Review: Welch’s Sparkling Plus Energy
Covers Products: Fruit Punch + Energy, Grape + Energy
According to the press release announcing its launch, Welch's Sparkling + Energy is “looking to reimagine the energy drink category around great taste.” Unfortunately, that's about the last thing that this product introduction does for the either the category or for the company.
First and foremost, the energy drink category, which has been around in the United States for just over 20 years, has seen plenty of products attempt to use taste as a point of differentiation. And even in that large subset, which probably numbers in the hundreds in the lifetime of the category, we've seen products use juice, tea and just about everything else to attempt to differentiate on taste.
With that in mind, seeing Welch's launch this product in 2018 left us scratching our heads. Innovative, this is certainly not. Is it going against the decade-long trend towards lower sugar and calories? Definitely. This starts with the formulation, which in one 16 oz. can manages to pack in high fructose corn syrup, 25 percent juice, and a jaw dropping 61-63 grams of sugar, depending on the SKU. The only modest thing about the product, which contains 260 calories per can, is its 80mg of caffeine from organic coffee extract.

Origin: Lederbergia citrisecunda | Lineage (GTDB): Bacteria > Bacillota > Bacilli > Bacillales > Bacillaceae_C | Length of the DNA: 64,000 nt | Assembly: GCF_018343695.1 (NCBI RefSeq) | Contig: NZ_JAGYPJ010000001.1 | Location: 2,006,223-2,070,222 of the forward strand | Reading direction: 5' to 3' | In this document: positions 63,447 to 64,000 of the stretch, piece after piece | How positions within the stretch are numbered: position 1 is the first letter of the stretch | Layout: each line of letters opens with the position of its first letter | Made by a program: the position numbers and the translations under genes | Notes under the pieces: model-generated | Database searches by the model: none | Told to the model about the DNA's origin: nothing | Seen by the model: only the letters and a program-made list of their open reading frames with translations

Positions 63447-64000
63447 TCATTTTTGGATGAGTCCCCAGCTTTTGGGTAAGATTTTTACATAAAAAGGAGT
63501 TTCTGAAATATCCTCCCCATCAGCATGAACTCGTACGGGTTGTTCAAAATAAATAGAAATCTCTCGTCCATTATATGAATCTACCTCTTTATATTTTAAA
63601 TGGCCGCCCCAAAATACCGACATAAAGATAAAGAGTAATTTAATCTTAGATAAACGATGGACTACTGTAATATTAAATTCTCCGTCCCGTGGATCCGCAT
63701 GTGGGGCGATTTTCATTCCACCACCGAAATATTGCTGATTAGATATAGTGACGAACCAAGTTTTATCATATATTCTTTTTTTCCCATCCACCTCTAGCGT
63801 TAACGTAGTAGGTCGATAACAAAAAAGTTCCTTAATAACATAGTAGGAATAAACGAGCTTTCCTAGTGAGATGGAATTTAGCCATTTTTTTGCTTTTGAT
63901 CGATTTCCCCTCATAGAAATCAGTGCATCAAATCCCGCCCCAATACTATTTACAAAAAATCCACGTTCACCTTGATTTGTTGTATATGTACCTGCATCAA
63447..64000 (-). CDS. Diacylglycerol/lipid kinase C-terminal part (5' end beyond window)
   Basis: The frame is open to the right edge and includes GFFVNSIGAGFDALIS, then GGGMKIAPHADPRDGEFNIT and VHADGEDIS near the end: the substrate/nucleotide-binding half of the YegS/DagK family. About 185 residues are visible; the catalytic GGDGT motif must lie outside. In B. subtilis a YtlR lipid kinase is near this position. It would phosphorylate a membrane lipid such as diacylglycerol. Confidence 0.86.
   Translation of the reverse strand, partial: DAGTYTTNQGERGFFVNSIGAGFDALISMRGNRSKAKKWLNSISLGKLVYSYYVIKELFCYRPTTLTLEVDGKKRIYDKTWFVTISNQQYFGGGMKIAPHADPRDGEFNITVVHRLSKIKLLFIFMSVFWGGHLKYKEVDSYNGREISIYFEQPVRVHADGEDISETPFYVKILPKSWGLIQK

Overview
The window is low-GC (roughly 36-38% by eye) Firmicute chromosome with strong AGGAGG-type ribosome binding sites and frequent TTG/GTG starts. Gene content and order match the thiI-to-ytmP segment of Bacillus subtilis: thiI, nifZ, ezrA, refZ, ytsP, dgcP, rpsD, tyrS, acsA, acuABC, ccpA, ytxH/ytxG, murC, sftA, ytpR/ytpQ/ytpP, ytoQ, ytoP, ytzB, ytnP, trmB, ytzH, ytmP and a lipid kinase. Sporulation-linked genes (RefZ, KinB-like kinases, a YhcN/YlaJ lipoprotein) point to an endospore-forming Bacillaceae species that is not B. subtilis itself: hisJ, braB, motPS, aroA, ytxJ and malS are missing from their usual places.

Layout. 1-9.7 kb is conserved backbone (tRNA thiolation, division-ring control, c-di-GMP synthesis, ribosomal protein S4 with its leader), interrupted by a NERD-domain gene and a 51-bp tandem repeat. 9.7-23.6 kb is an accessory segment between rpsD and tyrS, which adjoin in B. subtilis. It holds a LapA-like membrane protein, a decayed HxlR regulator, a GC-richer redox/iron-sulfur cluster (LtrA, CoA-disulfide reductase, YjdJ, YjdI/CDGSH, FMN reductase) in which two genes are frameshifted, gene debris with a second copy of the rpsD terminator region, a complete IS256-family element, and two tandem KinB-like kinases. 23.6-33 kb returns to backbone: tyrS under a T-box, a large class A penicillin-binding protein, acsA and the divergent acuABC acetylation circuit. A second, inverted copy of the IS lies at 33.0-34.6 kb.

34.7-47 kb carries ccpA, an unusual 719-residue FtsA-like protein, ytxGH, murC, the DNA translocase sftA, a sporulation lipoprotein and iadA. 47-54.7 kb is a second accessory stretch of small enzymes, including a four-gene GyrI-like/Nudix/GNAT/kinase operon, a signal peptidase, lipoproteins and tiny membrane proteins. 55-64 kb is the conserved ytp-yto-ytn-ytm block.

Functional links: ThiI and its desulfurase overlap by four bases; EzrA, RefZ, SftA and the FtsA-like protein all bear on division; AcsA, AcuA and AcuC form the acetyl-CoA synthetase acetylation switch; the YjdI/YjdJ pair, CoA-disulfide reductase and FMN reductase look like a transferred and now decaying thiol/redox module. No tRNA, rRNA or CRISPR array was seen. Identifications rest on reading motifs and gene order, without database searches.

And all of that sugar is basically what you taste inside of each of the two formulations. Offered in Sparkling Grape (25 percent grape juice) and Sparkling Fruit Punch (25 percent grape and apple juices) varieties, the products have a syrupy body and very sweet taste. Both drink like a carbonated fruit juice or soft drink. Neither of the SKUs are better tasting then what's already on the market, so it's somewhat hard to see what need state or white space this product is really filling.
The packaging isn’t much better. Welch's has strong brand equity and a rich history as a brand that makes grape-based products, and it's hard to see how this will translate into the super crowded and competitive energy drink category. Sure it's less edgy and in your face then the likes of Monster, Red Bull, or Rockstar, but it also feels almost completely devoid of personality or something that the consumer is likely to connect with. They’ve added “+ Energy” in green to the can, but the execution feels out of place with the rest of the brand.
In the end, we were still left questioning why Welch’s is entering the energy drink set, and why now? We have a hard time seeing this product gaining any traction or being more than a limited time blip on the category radar; if Welch's is serious about energy drinks we think that they need to reconsider their strategy from the ground up. This approach is certainly not going to cut it.